How can shooting someone with a devise that delivers 50,000 volts of electrical charge be anything but controversial? Taser guns are gaining such popularity that people are having parties in thier homes to sell Taser guns. The potential for death as a result of the shock is great, yet there are few or no regulatory measures being taken with the guns.
The ACLU,www.aclu.org, issued a report, “Stun Gun Fallacy: How the Lack of Taser Regulation Edangers Lives” and is working to promote legislation at minimiziing the risk of death with these deadly weapons.
According to ACLU, 148 people in the U.S and Canada have died since 1999 as a result of being shocked with taser guns by police forces in these two countries. Amnesty International gives different statistics, with a report that states that since June 2001, more than 150 people have died in the U.S. alone after being shot with a taser gun. The most frightening aspect of these facts is that Amnesty reports that coroners have identified Tasers has a contributary factor in more than 30 deaths. Given these numbers, we have to take a step back and look at the risks involved in using the devises which were billed as the “alternative to deady force”.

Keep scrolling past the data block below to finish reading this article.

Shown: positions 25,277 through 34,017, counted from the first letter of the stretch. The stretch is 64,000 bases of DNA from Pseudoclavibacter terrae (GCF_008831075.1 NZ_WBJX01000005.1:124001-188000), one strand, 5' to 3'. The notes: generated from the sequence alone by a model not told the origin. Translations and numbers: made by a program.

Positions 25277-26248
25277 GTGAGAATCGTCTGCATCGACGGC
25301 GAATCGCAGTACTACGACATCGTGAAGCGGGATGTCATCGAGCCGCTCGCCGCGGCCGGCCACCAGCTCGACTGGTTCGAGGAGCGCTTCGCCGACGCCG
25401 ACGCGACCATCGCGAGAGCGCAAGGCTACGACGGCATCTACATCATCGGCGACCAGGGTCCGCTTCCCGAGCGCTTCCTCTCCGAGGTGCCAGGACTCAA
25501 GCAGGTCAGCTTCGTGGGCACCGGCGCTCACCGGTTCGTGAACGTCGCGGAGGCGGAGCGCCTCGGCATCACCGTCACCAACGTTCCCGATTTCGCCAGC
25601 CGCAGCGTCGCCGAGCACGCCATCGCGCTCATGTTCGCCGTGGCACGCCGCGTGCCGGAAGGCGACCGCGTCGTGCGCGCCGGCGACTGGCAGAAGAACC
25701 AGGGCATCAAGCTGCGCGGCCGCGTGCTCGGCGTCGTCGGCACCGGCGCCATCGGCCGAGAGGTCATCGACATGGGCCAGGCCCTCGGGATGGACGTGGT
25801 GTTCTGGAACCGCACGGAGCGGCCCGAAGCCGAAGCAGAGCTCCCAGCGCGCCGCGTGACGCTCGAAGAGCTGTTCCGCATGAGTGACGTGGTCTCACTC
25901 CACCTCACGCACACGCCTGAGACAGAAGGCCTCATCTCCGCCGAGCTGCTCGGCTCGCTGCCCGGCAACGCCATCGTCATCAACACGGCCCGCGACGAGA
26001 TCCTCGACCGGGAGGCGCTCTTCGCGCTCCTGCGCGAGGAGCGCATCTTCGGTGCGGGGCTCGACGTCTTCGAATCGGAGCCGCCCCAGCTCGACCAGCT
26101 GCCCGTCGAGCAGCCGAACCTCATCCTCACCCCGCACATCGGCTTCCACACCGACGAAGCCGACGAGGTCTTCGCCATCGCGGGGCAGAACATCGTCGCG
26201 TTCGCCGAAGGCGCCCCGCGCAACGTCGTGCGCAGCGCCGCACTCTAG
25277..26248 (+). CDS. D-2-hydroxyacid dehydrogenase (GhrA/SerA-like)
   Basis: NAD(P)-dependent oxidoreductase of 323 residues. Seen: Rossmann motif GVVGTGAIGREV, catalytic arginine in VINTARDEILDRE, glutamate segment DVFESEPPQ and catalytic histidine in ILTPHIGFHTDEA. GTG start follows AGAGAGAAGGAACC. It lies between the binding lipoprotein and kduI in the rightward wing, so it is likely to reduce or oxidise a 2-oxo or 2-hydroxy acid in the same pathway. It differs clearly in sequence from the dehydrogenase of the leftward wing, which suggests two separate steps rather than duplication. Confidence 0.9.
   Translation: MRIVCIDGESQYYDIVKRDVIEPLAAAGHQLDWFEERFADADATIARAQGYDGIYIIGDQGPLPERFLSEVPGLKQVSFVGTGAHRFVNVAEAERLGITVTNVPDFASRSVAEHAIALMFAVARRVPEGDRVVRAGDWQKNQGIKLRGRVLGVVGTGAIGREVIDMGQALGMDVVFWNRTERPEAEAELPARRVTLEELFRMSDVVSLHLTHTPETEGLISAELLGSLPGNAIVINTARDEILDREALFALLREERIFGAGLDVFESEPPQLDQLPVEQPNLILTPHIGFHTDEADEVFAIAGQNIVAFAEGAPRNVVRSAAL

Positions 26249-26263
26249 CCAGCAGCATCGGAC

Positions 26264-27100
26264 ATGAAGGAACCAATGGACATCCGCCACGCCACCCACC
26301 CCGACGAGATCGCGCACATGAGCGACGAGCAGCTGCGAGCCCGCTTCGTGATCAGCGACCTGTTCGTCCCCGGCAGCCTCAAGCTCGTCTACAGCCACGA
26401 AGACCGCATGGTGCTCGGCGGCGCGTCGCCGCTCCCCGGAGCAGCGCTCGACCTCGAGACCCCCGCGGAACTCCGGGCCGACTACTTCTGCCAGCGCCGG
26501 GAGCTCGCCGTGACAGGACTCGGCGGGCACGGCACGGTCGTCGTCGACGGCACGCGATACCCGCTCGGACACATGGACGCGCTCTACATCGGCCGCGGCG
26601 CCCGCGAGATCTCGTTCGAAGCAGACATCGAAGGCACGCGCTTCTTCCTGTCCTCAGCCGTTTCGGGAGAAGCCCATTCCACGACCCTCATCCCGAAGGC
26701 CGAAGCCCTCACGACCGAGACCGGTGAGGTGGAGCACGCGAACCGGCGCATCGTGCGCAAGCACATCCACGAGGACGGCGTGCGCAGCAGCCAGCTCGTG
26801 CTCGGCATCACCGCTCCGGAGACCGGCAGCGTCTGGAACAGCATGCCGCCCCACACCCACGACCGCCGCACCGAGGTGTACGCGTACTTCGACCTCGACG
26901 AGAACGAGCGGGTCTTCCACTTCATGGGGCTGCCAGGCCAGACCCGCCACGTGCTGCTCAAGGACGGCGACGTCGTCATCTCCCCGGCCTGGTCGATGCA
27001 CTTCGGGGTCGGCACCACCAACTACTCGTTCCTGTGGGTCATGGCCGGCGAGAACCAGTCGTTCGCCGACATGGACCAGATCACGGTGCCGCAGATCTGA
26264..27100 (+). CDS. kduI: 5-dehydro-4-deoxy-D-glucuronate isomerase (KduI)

According to the Taser company literature, the electrical signal is transmitted through clothing and skin and “results in an immediate loss of a person’s neuromuscular control. In one case, a victim who died after tasering was tased 17 times in three minutes.
It is my opinion that there is no difference between this and being beaten on the head by a nightstick over and over. We have already determined in this country that the second case is brutality. At what point will being tasered be considered undo and deadly force?